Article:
Auxiliaries and their Uses in Grammar:
Auxiliaries are the verbs used in forming tenses, moods, voices, etc.
The main auxiliaries are:-
- be (is, am, are, was, were).
- do (do, does, did).
- have (has, have, had).
- to, will, would, shall, should, can, could, may, might, must, ought, used to, dare, and need.
The auxiliaries are also called Special Verbs. They are the only verbs that can make Question Forms by placing them at the beginning of sentences; as,
- Is he at home?
- Are they playing?
- Have you taken your turn?
- Will they serve their country?
Auxiliaries when combined with not (n’t), form Negative sentences; as,
- I am not at fault.
- She did not know where he had gone.
- You can’t do that job.
- They are not to blame.
- He isn’t at home.
- You can’t see the Chief Minister at this time.
Auxiliaries also help to make question tags; as,
- Ram is at home. Isn’t he?
- You were fined. Weren’t you?
- They fell down from the roof of a house. Didn’t they?
- She has done her assignment. Hasn’t she?
- Mohini did not buy dolls. Did she?
- They were not present in the meeting. Were they?
- You shall not be allowed admission. Shall you?
In the above sentences, questions at the end are called question tags.
Note 1: If the statement part of the sentence is affirmative, the question tag should be negative as is clear from sentences 1 to 4.
Note 2: If the statement part of the sentence is negative, the question tag is a simple question without the word ‘not‘ as is clear from sentences 5 to 7 above.
Use of Be:
The auxiliary ‘be’ is used:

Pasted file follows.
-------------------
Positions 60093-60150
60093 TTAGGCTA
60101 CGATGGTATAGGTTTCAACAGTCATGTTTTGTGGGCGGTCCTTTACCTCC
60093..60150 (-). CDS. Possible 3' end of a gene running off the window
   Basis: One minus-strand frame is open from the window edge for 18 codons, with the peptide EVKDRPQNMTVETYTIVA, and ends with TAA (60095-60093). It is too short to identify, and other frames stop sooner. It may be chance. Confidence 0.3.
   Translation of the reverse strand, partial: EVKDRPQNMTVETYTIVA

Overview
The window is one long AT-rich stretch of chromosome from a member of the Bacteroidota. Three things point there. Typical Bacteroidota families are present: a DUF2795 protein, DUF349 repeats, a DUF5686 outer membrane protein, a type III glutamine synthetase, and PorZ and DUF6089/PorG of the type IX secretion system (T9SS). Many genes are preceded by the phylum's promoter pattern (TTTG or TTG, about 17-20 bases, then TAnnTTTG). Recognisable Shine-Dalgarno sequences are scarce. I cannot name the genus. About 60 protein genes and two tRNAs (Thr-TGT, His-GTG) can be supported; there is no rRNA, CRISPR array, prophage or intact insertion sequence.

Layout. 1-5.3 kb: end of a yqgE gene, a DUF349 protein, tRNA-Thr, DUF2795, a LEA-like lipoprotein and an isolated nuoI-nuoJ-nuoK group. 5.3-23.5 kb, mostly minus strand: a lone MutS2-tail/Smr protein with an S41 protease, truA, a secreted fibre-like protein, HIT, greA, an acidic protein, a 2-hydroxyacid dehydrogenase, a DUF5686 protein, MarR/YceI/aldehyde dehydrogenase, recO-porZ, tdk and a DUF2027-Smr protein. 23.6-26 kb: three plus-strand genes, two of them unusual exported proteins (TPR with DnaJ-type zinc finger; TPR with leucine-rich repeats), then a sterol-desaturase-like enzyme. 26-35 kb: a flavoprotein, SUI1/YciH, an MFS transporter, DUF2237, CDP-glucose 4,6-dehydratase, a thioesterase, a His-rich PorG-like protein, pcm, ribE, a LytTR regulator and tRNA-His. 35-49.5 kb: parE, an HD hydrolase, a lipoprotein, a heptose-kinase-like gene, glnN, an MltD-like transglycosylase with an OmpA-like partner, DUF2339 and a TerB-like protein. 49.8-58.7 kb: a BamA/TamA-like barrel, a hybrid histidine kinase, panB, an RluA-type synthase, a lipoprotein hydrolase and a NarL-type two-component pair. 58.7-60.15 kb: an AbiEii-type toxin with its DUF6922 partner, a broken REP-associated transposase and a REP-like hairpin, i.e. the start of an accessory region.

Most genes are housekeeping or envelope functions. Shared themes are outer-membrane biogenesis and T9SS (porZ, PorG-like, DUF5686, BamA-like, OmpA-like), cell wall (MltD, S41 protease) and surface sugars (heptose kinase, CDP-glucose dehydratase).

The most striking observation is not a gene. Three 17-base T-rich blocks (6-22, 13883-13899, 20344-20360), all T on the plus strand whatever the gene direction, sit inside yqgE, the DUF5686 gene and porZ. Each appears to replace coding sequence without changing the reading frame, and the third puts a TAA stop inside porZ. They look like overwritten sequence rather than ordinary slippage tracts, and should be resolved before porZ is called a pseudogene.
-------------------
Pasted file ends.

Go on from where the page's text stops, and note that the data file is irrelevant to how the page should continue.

(a) To form the continuous tenses; as,
- She is writing.
- They were playing cricket.
- I am receiving guests.
- Was he reading a novel?
(b) To form the Passive Voice; as,
- The table was laid.
- The sum is being solved.
- The assignment has been finished.
- They were blamed for nothing.
- Were they not taken to task?
(c) When followed by an Infinitive ‘be’ expresses a plan or command; as,
- We are to hold a meeting in the evening.
- You are to take care of your diet.
Use of Have:
The auxiliary verb ‘have’ is used in making the Perfect Tense; as,
- We have learnt our lesson.
- They have been doing sums.
Use of Do:
The auxiliary ‘do’ is used:
(a) In making Interrogative and Negative sentences in Present Indefinite and Past Indefinite Tenses; as,
- Do you take exercise every day?
- Does she play with her dolls?
- They do not smoke.
- She does not know how to swim.
- Did you take your turn?
- Did Mohan take tea?
- No, Sonu did not attend the meeting.
- They did not see their officer in a body.
(b) In avoiding repetition of previously spoken or written verb; as,
- Do you know how to write? Yes, I do.
- Did she finish her homework? No, she did not.
(c) In laying emphasis; as,
- Do speak the truth always.
- She was asked to keep quiet, but she did speak.
(d) In making request; as,
- Do join the marriage party of my brother, please.
- Do see my elder brother, please.
Use of Can, Could, May, Might:
(a) ‘Can’ expresses ability or capacity; as,
- I can do this sum.
- Can you compete your brother in any respect?
- He can work eight hours at a stretch.
(b) ‘May’ expresses permission; as,
- May I come in?
- You may do whatever you like.
- She may buy dolls that she likes.
(c) ‘May’ shows the wish as well as prayer; as,
- May you live long, my son!
- May our teachers be benevolent to us!
(d) ‘Could‘ and ‘Might‘ are used to show in the past tense what ‘Can‘ and ‘May‘ do in the present tense; as,
- I could do this sum in no time. (ability)
- He told me that I might go home. (permission)
- I thought he might be true. (possibility)
Use of Shall, Should, Will, Would:
(I) ‘Shall’ with the first person and ‘will’ with the second and third person express simple future; as,
- I shall be of eighteen next week.